PON & FTTx Update
The first PON standard was APON (ATM PON), which used ATM encapsulation of the transported data and was aimed primarily at business applications. APON was quickly followed by BPON.
BPON (Broadband PON) is the form of PON being almost exclusively rolled out today. It has largely replaced APON in PON deployments because of its superior features. For example, it has survivability, WDM support for video overlay, higher upstream bandwidths, and dynamic upstream bandwidth allocation, which APON does not. BPON can be run at 622 Mbit/s or 1.2 Gbit/s.
EPON (Ethernet PON) was standardized in mid-2004 and is the Institute of Electrical and Electronics Engineers Inc. (IEEE) Ethernet in the First Mile (EFM) standard. It runs at 1.25 Gbit/s symmetric and is suitable for data services. And, of course, it uses Ethernet rather than ATM data encapsulation.
“IP to the home will be impacted almost completely by the cost/performance equation,” says Bill Huang, senior VP and chief technology oficer of UTStarcom Inc. (Nasdaq: UTSIE). “The idea of EFM was to combine Ethernet and PON technologies to provide a most cost-effective and high-performance access technology. Since the architecture combines the point-to-multipoint technology inherent in the original Ethernet technology (based on coaxial cable), it was a straightforward adaptation of Ethernet through the PON, and it became commercially viable very quickly after the ratification of the standard.”
GPON (Gigabit PON) is under development by the same ITU and FSAN groups that developed BPON, and there are a couple of suppliers delivering early versions of GPON today. It looks as if North America, where there is a lot of BPON being rolled out, will favor GPON, because it is an evolution of BPON. GPON will support Ethernet in addition to ATM for the Layer 2 data encapsulation, and it will offer enhanced security.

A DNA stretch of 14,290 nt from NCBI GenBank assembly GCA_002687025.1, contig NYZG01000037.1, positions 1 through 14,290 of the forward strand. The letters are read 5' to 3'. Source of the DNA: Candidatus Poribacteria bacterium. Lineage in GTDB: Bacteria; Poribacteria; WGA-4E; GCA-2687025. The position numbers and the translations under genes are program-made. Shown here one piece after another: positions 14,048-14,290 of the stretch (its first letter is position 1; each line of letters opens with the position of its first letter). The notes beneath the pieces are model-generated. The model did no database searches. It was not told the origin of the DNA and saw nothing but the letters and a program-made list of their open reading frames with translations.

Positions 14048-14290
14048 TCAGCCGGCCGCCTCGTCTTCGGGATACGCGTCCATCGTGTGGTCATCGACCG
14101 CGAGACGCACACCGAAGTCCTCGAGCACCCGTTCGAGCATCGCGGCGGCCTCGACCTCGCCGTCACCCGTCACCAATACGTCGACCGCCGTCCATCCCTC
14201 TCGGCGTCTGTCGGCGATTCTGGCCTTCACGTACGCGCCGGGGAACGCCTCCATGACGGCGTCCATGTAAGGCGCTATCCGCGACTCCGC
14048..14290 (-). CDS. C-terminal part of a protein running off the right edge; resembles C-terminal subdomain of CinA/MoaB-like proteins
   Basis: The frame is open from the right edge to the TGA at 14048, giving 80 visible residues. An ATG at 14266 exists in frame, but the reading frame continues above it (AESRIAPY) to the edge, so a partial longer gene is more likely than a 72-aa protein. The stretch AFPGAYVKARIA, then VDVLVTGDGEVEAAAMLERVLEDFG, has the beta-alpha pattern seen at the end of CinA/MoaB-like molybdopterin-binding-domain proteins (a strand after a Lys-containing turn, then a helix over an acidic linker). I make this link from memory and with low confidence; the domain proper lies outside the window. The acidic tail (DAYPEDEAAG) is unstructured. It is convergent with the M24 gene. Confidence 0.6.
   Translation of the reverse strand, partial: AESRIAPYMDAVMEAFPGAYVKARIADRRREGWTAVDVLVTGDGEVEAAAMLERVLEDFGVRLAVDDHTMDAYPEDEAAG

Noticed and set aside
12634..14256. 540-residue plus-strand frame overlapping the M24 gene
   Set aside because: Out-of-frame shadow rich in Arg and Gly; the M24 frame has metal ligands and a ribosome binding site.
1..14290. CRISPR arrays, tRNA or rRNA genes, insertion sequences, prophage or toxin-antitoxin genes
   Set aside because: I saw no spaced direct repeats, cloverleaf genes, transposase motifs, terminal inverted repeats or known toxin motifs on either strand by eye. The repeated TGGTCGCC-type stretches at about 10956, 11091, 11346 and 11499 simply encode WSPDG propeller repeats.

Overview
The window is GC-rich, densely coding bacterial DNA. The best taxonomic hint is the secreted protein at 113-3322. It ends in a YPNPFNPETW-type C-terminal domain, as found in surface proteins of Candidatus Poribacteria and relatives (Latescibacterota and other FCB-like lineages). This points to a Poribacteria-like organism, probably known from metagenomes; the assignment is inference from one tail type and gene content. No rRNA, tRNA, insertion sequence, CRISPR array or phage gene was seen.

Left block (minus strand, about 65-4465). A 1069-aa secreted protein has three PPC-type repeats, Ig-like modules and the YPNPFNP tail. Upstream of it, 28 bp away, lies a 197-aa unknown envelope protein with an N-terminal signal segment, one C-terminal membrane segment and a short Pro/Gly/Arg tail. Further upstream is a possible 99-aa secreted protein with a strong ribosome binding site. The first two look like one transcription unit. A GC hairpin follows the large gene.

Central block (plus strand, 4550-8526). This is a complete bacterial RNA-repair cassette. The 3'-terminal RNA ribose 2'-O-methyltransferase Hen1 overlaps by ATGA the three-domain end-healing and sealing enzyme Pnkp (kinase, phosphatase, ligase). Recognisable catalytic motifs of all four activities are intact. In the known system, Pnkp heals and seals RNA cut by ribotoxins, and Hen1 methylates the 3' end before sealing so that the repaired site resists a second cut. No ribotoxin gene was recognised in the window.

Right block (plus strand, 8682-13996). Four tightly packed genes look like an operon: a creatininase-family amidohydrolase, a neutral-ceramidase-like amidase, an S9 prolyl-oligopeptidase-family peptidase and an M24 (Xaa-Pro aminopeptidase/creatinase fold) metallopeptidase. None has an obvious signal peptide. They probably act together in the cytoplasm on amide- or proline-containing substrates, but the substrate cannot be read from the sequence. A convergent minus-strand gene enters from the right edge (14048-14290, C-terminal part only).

“GPON is really the continuation of the work done for BPON by the FSAN Group,” says Sayeed Rashid, senior manager of marketing at Alcatel (NYSE: ALA; Paris: CGEP:PA), Access Network Division, North America. “The specifications are really based on the premise that efficient IP transport and bandwidth scaleability are key for the PON in the future. In GPON you have twice the bandwidth scaleability – up to 2.5 Gbit/s symmetric – that you have in the other PONs. With GPON you also have highly efficient IP transport capability compared to other PONs.”
The introduction of the ONT management and control interface (OMCI) specification, adopted in April 2004, largely completes the work for the basic set of GPON specifications. So standards-compliant products should start appearing in 2005, and mass-market deployment should begin in 2006.
Table 1 compares the three main types of PON.
In the market, the battle between BPON and EPON continues, with BPON making up 84 percent of all PON subscribers in Asia in 2004. However, EPON is being rolled out so fast in market-leading Japan that it will overtake Japan’s BPON subscriber base in 2005. NTT East and NTT West together have more than a million subscribers – more than two thirds of the world’s PON subscribers – and these providers are now switching to Gigabit Ethernet PON (GEPON, a form of EPON) almost exclusively.
BPON is the PON technology gorilla in North America, making up 81 percent of North American PON revenue in 2004, and will continue its reign through 2006, when its successor, GPON, becomes more available. GPON is a flexible option for providers because it is designed to handle Ethernet, IP, and ATM traffic, and can stream video over IP or a separate analog wavelength. GPON offers roughly twice the capacity of EPON.
EPON is firmly entrenched in much of Asia, but GPON is gaining momentum in North America, Europe, and several Asian countries, with China a good possibility, where analog video is an issue. By 2008, North America will account for 43 percent of worldwide PON revenue (where GPON dominates), and Asia will account for 39 percent of worldwide revenue (where EPON dominates).